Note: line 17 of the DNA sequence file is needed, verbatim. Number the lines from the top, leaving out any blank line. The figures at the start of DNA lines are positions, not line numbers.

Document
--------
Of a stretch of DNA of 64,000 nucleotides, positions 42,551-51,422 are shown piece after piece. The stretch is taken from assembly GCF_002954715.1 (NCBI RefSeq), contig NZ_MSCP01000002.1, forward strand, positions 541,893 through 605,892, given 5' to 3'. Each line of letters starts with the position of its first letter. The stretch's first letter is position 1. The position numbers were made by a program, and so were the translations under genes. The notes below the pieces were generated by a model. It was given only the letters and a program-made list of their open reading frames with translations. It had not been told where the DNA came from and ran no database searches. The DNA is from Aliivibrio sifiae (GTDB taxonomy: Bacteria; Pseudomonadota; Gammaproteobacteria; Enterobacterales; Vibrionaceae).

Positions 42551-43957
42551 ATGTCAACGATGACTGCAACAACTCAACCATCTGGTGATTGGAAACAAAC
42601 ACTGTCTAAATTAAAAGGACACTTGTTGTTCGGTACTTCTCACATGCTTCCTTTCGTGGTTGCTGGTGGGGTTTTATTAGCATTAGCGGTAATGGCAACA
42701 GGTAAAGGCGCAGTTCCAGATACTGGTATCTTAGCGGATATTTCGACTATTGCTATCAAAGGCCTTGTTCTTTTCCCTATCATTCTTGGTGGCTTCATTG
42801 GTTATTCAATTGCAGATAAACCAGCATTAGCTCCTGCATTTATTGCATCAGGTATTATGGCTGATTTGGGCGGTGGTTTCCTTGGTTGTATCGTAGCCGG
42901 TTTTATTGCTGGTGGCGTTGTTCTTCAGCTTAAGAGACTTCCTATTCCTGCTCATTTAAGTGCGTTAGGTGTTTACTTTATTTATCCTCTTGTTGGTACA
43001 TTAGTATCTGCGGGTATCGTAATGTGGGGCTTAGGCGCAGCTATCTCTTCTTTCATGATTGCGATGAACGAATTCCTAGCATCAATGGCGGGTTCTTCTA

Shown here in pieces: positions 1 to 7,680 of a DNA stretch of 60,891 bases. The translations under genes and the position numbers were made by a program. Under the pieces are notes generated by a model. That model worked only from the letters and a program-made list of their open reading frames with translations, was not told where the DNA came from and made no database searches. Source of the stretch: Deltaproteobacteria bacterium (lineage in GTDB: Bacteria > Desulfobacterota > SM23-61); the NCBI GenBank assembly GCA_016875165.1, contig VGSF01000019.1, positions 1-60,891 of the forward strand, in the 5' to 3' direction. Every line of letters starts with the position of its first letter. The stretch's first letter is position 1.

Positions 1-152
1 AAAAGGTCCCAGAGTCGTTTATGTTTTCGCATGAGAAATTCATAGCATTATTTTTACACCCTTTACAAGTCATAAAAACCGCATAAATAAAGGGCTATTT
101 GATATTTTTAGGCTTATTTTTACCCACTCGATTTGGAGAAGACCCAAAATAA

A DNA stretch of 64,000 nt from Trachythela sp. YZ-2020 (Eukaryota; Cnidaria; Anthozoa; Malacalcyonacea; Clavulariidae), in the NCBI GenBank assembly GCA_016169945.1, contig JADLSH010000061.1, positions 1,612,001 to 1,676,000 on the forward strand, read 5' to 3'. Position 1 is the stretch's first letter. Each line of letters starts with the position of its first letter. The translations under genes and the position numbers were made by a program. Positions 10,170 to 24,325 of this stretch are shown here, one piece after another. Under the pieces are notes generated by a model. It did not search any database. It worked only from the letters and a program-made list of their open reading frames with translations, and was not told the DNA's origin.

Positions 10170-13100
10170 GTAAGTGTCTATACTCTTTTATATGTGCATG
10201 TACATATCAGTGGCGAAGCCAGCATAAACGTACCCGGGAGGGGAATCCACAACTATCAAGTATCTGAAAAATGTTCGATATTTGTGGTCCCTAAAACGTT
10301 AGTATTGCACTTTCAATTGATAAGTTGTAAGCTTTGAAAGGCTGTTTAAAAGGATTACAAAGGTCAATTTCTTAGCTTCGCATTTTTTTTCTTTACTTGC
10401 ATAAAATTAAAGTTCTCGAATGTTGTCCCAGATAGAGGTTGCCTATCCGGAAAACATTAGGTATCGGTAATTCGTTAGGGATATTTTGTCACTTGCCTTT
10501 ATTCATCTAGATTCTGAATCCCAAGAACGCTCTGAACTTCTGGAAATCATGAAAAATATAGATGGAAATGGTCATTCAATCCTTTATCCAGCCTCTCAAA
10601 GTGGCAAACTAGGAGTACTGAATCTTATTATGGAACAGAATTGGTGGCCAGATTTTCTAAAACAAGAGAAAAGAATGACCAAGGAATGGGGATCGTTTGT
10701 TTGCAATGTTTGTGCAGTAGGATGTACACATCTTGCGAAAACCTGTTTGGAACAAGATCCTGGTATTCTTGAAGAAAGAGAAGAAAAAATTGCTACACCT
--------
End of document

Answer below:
10301 AGTATTGCACTTTCAATTGATAAGTTGTAAGCTTTGAAAGGCTGTTTAAAAGGATTACAAAGGTCAATTTCTTAGCTTCGCATTTTTTTTCTTTACTTGC